Attic Ventilation and Water Damage

Attic Ventilation and Water Damage

Ice dams and attic condensation can cause severe damage to homes. Attic ventilation is one of the key factors in preventing this type of damage in northern climates.

This article explains the importance of attic ventilation and other factors that can help prevent ice dams and attic condensation.

Cold Climates

Two types of attic water damage are common in cold climates: ice dams and condensation of water vapor on cold surfaces in the attic.

Ice Dams

Ice dams sometimes occur on sloping roofs in climates with extended below freezing temperatures combined with several inches of snow. When winter conditions are just right (usually outside air temperatures in the low 20s (F) for several days with several inches of snow on the roof), ice dams can form at the eaves if the air temperature in the attic rises to above freezing. The elevated attic air temperature causes snow on the roof to melt and run down the sloping roof. Once the snowmelt runs down beyond the exterior walls below, it refreezes.

If this cycle repeats over several days, the freezing snowmelt builds up and forms a dam of ice, behind which water ponds. The ponding water can back up under the roof covering and leak into the attic or along exterior walls.

Research indicates keeping the attic air temperature below freezing when the outside air temperature is in the low 20s (F) can reduce the occurrence of ice dams. If the outside air temperature is colder than the low 20s, keeping the attic air temperature below freezing is usually not a problem. When the outside air temperature is higher than the low 20s, the snowmelt on the roof usually does not refreeze at the roof eaves. Research has shown sun exposure in the winter has little effect on attic air temperature. Warm air penetrating into the attic from living spaces below is usually the culprit in the formation of ice dams.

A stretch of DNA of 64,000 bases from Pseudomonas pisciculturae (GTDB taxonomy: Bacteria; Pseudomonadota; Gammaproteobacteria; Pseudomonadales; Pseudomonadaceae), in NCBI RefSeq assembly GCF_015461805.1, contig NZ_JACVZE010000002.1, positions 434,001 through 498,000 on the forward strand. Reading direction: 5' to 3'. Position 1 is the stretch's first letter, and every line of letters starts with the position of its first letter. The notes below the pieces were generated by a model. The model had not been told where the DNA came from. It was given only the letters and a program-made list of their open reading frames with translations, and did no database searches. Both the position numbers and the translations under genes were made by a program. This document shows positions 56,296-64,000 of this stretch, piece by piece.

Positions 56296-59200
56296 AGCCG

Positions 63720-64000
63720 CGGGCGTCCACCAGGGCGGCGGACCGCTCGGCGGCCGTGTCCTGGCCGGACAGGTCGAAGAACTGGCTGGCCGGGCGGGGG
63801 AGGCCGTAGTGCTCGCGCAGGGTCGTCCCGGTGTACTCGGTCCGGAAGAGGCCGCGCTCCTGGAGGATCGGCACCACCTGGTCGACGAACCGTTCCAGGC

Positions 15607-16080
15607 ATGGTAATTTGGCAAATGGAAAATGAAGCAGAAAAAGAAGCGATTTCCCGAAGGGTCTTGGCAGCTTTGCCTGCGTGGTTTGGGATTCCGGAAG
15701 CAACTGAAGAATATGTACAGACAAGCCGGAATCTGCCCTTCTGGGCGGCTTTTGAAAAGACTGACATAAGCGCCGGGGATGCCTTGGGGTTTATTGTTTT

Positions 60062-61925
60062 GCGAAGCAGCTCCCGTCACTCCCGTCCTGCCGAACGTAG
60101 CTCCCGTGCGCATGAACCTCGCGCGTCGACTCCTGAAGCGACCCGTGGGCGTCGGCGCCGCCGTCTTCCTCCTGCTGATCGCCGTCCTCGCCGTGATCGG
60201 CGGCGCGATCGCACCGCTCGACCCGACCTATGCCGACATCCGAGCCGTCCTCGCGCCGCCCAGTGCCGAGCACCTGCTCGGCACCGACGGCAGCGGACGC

Attic Condensation

Condensation of water vapor on cold surfaces in attics can cause attic wood products to rot, which can lead to costly repairs. Condensation typically occurs when warm, moist air migrates into the attic from the living spaces below. Research indicates unusually high humidity levels in the home's living spaces is strongly associated with attic condensation problems.

Building codes have some requirements that attempt to prevent the problems of ice dams and attic condensation. But codes do not address all the issues, and many houses are built without following building codes. It is the role of the builder or designer to understand the relationship of humidity and air movement when designing and constructing the house so these problems don't occur.

Prevention